Are you a property owner whose title deeds contain conditions which are out-of-date or unclear or in some way now proving to be unduly onerous or prohibitive to the use and enjoyment of your property? Are you looking for ways to have your title conditions varied or even discharged?
It is possible to vary and/or discharge many conditions which appear in title deeds and there are a number of ways in which this can be achieved. Two practical courses of action are open to owners who wish to amend their title conditions:-
1 – Written Agreement
Owners, for example, within a housing development who share communal areas and/or facilities, may agree amongst themselves that a title condition in a Deed of Conditions should be varied or discharged. If so, a Supplementary Deed of Conditions can be put in place and registered in the Land Register of Scotland to narrate and regulate the updated position. However, this will only work if all proprietors (i.e. 100%) within the community are in agreement with the proposal: even one dissenting owner will thwart this route to change. Reaching consensus may prove difficult in many cases unless the development in question is relatively small.
2 – Application to the Lands Tribunal Scotland
A second option is to make an application to the Lands Tribunal of Scotland to vary or discharge a title condition. Such an application can be made by the owner of a property who is burdened with a title condition or by any other person against whom a title condition is enforceable.
An application to vary or discharge a community burden (for example, a title condition which has been created in a housing development Deed of Conditions) can also be made to the Lands Tribunal. However, this requires the express consent of at least 25% of all owners within that community. The more proprietors from the community who are prepared to put their name on the formal application the better as this will increase the likelihood of a successful outcome.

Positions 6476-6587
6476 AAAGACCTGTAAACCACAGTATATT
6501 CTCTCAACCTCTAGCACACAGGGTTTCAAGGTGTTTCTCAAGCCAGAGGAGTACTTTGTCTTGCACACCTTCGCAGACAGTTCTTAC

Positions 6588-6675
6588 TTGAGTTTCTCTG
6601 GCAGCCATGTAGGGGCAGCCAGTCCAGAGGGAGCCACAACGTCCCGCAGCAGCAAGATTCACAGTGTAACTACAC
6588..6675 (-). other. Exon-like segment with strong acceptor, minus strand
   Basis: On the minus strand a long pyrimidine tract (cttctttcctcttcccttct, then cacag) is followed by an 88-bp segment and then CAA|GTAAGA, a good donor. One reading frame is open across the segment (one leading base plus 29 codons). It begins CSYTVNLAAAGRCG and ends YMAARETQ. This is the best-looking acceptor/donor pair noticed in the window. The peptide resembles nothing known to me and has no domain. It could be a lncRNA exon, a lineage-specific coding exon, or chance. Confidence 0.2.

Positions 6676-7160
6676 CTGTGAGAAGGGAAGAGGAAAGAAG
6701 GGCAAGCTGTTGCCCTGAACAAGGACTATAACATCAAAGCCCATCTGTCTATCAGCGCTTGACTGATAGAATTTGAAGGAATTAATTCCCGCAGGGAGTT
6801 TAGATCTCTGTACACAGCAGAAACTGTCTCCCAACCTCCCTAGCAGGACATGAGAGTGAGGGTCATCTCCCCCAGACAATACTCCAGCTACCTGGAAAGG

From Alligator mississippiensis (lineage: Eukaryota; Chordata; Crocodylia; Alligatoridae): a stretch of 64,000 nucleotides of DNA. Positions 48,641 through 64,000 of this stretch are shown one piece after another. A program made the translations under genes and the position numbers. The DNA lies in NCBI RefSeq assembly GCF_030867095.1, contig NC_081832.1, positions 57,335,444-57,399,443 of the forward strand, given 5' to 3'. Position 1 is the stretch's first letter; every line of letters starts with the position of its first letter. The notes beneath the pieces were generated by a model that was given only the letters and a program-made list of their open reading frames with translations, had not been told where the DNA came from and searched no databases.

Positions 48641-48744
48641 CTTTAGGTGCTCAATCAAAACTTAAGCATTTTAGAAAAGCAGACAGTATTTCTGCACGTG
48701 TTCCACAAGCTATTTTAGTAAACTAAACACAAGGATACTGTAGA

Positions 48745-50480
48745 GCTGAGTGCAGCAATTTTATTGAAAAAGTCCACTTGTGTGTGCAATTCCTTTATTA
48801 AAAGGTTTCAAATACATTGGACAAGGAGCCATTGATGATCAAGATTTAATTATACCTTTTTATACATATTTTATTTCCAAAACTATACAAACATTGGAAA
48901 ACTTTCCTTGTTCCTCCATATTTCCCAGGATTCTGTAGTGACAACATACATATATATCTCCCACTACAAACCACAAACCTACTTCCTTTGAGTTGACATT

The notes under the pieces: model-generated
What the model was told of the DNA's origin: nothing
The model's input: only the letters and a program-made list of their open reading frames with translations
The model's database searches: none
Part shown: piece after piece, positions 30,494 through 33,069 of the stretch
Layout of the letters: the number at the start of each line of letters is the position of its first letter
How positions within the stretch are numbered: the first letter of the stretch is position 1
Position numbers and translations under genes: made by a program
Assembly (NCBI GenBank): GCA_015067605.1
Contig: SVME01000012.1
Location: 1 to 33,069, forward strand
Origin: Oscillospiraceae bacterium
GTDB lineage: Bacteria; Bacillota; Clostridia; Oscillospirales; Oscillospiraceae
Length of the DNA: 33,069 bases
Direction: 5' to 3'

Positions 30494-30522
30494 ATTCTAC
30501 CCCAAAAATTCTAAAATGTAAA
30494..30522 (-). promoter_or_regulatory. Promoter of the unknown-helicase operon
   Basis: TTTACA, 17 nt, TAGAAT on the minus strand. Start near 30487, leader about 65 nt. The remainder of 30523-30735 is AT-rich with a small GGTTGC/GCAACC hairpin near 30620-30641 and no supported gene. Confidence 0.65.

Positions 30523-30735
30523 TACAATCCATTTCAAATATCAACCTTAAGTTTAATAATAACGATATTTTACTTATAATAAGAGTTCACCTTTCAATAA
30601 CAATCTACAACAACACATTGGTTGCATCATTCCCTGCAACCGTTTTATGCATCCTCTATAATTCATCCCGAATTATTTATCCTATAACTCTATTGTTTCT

It is for the owners within the community to make the application to the Lands Tribunal (not, for example, the property factor within a factored development). However, RSLs or indeed any other party who factor developments and who are on board with a proposed Lands Tribunal application could consider, as an additional service, co-ordinating the application on behalf of the owners. An RSL with an ownership interest in the development could, of course, join in the application themselves.
During its consideration of any application, the Lands Tribunal will afford all owners within the community (i.e. dissenters (if any) as well as proponents) the opportunity to state their case either by way of written submission or during a Hearing. There are a number of statutory factors (in terms of Section 100 of the 2003 Act) to which the Lands Tribunal will give consideration.
In summary, the Tribunal will look at the facts and circumstances and:-
- Balance the extent to which the condition confers a benefit on the benefited property against the extent to which the condition impedes the enjoyment of the burdened property.
- Consider the length of time which has elapsed since the condition was created (i.e. the age of the burden); and
- Consider how circumstances have changed since the title condition was created.
By way of illustration: in recent years a number of established sheltered housing developments have elected to convert, change the use of, and sell their on-site warden’s accommodation. One of the drivers for this is the changing needs and requirements of the supported community (as a result of, for example, advancements in technology etc.) since the original title conditions regulating use and maintenance of the warden’s property were created. The Lands Tribunal will give consideration to these changing circumstances when determining an application of this nature.
Following a successful application, the Lands Tribunal will issue an Order giving effect to the amendment(s) to the titles sought by the applicant(s). The Order will then be registered against each individual title within the community at which point it will become fully effective and enforceable by and against each owner in the community.
If you would like further information or advice please contact a member of our team.